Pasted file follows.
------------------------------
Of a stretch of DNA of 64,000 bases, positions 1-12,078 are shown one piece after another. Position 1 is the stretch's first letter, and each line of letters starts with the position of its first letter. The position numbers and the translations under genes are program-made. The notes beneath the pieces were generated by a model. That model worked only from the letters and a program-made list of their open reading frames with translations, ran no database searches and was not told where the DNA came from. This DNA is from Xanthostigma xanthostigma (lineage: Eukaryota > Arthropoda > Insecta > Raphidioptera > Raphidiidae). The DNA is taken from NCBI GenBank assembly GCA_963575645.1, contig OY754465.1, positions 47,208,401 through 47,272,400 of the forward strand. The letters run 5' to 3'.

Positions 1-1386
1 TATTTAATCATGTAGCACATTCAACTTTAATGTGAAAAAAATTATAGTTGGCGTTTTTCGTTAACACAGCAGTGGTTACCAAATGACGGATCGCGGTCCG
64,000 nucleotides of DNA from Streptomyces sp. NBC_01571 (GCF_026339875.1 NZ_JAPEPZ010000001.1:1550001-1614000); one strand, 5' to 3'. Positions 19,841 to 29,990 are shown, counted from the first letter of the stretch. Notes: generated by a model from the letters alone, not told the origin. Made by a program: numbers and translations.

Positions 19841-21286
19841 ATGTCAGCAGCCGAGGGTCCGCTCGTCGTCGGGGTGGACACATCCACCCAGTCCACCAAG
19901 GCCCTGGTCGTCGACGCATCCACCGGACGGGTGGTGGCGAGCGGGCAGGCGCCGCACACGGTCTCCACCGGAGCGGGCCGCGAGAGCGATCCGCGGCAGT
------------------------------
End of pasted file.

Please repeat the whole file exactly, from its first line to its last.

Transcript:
Of a stretch of DNA of 64,000 bases, positions 1-12,078 are shown one piece after another. Position 1 is the stretch's first letter, and each line of letters starts with the position of its first letter. The position numbers and the translations under genes are program-made. The notes beneath the pieces were generated by a model. That model worked only from the letters and a program-made list of their open reading frames with translations, ran no database searches and was not told where the DNA came from. This DNA is from Xanthostigma xanthostigma (lineage: Eukaryota > Arthropoda > Insecta > Raphidioptera > Raphidiidae). The DNA is taken from NCBI GenBank assembly GCA_963575645.1, contig OY754465.1, positions 47,208,401 through 47,272,400 of the forward strand. The letters run 5' to 3'.

Positions 1-1386
1 TATTTAATCATGTAGCACATTCAACTTTAATGTGAAAAAAATTATAGTTGGCGTTTTTCGTTAACACAGCAGTGGTTACCAAATGACGGATCGCGGTCCG
64,000 nucleotides of DNA from Streptomyces sp. NBC_01571 (GCF_026339875.1 NZ_JAPEPZ010000001.1:1550001-1614000); one strand, 5' to 3'. Positions 19,841 to 29,990 are shown, counted from the first letter of the stretch. Notes: generated by a model from the letters alone, not told the origin. Made by a program: numbers and translations.

Positions 19841-21286
19841 ATGTCAGCAGCCGAGGGTCCGCTCGTCGTCGGGGTGGACACATCCACCCAGTCCACCAAG
19901 GCCCTGGTCGTCGACGCATCCACCGGACGGGTGGTGGCGAGCGGGCAGGCGCCGCACACGGTCTCCACCGGAGCGGGCCGCGAGAGCGATCCGCGGCAGT